These words, from a full Diploma candidate for the International Baccalaureate (IB), forever changed the lens of the research that I had been reviewing on low-income, 1st generation college-bound, high-achieving Latino youth. The words pointed to the role of a new psychology in the study of academic resiliency, and the critical elements of that resiliency that this blog is dedicated to.
“No, I’m not smart. I work hard. That’s the difference.”
The difference she spoke of was in reference to other Latino students in her school saying that they could never take the kinds of AP and IB classes that she took, because they “weren’t smart enough.”
For a qualitative researcher, the smallest nuance of a phrase can change the entire lens for which you assess the coding of your data. “No, I’m not smart. I work hard. That’s the difference.”
This mindset of being a hard worker speaks directly to the research of Stanford professor Carol Dweck in her book, Mindset: The new psychology of success (2006), and it provides a platform for better understanding a critical factor of academic resiliency found in the category introduced last week ofinternal motivation.
In her research, Dweck explained that two types of mindsets exist. The fixed mindset, and the growth mindset. The difference is that when students (or anyone) has a fixed mindset, they believe that intelligence/aptitude/ability are innate traits that cannot be honed/improved, but that the appearance/image or hope of these things can be lost. This mindset causes many students to resist taking challenges, and in some cases even shutting down in school (as a self-preservation measure).
Dweck explains the fixed mindset like this, “Believing that your qualities are carved in stone -- the fixed mindset -- creates an urgency to prove yourself over and over. If you have only a certain amount of intelligence, a certain personality, and a certain moral character” then life’s decisions will be evaluated in terms of “Will I succeed or fail? Will I look smart or dumb? Will I be accepted or rejected? Will I feel like a winner or a loser?” (p. 6), which can be devastating to a student's achievement.
Those with the growth mindset, however, believe that challenges are good and that intelligence/aptitude/ability can be honed/developed/learned, and allows for students to be able to step out and take a challenge, to risk being wrong, and not afraid of “being exposed” for someone/thing that they would otherwise be afraid that they are not.
Dweck explains, “In this mindset, the hand you’re dealt is just the starting point for development. This growth mindset is based on the belief that your basic qualities are things you can cultivate through your efforts. Although people may differ in every which way – in their initial talents and aptitudes, interests, or temperaments – everyone can change and grow through application and experience” (p. 7).
“No, I’m not smart. I work hard. That’s the difference.”
Mindsets and academic resiliency? Fan the flame of internal motivation by helping students realize their unique potential through the fostering of or development of a growth mindset. And when should that start? Dr. Dweck presents some compelling ideas on why this blogger recommends as early as possible, but by middle school at the latest. In my research with low-income, high achieving Latino youth, it was in middle school that they decided they wanted to be different, that they wanted to achieve. Their minds were set then. But why? Check back next week….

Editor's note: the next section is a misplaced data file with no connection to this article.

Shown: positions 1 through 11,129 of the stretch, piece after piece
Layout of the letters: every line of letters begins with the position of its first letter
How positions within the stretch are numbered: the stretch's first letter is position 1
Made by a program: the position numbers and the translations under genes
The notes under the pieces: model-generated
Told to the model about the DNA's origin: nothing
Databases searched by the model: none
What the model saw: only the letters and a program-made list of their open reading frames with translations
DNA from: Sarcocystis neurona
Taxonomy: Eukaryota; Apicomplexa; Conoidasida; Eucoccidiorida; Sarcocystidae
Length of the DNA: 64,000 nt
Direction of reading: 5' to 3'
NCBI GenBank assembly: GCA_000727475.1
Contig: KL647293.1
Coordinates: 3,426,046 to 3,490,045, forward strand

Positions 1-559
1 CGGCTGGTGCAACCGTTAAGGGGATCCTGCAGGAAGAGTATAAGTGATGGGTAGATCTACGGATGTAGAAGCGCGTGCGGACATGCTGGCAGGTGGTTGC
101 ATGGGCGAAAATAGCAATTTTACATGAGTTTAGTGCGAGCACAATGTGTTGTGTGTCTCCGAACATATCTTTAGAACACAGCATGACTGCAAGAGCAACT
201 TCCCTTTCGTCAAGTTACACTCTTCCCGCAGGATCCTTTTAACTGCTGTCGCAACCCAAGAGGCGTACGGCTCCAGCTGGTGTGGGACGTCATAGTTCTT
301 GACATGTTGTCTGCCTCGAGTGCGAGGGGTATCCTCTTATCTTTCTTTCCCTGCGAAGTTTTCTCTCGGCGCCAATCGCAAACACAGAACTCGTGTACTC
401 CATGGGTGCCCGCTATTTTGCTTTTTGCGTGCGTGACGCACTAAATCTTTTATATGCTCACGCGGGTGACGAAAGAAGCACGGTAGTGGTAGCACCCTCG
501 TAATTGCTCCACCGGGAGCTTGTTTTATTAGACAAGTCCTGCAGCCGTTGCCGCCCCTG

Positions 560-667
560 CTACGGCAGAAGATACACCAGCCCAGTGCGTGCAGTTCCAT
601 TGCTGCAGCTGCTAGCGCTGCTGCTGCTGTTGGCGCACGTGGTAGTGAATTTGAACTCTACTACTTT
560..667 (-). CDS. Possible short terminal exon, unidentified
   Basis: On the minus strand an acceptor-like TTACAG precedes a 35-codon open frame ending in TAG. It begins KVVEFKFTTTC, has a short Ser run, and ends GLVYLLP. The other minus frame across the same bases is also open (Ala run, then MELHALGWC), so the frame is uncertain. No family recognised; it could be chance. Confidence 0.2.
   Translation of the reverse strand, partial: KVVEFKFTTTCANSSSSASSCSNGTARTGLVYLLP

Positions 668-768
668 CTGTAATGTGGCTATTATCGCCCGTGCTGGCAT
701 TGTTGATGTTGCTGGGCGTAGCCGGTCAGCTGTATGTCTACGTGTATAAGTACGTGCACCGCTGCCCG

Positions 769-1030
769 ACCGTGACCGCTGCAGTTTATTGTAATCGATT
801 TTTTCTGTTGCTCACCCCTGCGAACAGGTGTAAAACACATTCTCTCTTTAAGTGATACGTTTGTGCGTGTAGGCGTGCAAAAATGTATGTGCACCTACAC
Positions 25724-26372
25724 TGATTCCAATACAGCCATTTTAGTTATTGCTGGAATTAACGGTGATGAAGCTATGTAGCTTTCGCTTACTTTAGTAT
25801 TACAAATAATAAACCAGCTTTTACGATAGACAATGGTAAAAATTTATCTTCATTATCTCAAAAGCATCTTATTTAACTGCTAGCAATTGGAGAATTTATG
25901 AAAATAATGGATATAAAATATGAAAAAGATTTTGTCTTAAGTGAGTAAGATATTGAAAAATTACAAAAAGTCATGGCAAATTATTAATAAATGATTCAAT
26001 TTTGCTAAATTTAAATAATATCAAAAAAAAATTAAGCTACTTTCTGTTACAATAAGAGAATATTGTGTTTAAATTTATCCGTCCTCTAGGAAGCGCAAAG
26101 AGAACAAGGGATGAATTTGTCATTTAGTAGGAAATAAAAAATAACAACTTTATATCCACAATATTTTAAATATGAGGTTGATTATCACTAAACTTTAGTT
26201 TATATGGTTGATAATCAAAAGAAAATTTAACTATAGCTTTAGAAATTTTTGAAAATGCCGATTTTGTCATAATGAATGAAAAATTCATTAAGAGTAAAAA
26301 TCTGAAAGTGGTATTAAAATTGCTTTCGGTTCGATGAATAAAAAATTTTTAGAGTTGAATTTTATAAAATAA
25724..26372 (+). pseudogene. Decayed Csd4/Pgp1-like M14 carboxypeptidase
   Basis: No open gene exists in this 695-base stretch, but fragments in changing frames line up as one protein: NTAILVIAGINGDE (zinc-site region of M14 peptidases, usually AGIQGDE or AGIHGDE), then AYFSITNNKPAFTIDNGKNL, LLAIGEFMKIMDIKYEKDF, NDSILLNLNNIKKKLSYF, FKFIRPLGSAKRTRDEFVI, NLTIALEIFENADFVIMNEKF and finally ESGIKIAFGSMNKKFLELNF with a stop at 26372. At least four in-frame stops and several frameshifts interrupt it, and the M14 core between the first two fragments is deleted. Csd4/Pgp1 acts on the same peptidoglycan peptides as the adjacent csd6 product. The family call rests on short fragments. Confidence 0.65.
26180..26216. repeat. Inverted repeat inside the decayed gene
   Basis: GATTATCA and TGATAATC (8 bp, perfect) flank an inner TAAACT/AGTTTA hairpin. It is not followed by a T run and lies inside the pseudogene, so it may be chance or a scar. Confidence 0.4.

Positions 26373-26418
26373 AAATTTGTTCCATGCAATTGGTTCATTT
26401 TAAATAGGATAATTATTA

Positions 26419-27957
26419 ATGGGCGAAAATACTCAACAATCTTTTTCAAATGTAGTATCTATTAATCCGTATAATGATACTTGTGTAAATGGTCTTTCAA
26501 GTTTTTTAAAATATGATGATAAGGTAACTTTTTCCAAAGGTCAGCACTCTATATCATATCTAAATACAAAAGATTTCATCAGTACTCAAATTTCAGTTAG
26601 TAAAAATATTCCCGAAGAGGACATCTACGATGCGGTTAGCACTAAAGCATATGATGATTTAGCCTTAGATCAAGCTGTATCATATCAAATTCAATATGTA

Check out this video for more insight in the relationship between mindset and motivation:http://www.youtube.com/watch?v=TTXrV0_3UjY
In being dedicated to an economy of words and respect/appreciation for the time of others, this blog site is committed to about 500 words a week – which was met above the line. Below the line are some insights on how we work with our young daughters on growth mindsets. There are also products that school personnel may be interested in to aid this growth in students in a strategic and fun fashion.
Growth mindset: Is it ever too early to start? My daughters are just beginning their educational experiences, but every day we work to remind them that they “make us proud” (versus “I am proud of you"), emphasizing “you tried really hard on that sentence” (versus “Great job, you are so smart"), and “I like how you challenged yourself reading that book” (versus “You did perfect!"). Instill feedback in a way that it is about their effort, not some trait that can be taken away or lost. Beware of the power of praise, and what you praise.
Every night, my Kindergartener and I go through the following mantra: "Can you be anything you want when you grow up?" - Yes - "Why" - Because I have good pink heart and a good pink brain, and I am a hard worker. - "What kind of mindset do you have?" - A growth mindset. - "What does that mean?" - That I like a challenge. - "Why do you like a challenge?" - Because I get to learn new things. - "Do you have to be perfect?" - No - "Why not?" - Because it is okay to make mistakes. - "Why is it okay to make mistakes?" - Because that helps me learn new things.
There are products available through www.mindsetworks.com that provide professional development for school personnel on mindsets, and student licenses for a web-based digital learning experience called Brainology (don’t worry, Dr. Dweck has no idea who I am and I have nothing to gain from the Mindset products or book). A high school I worked at in the Fall did a small pilot of the Brainology product with highly at-risk students. I will get written feedback from that effort and share it in next week’s post.
"Critical Resilience" This work is dedicated to the equal and fair education of all children, locally and globally.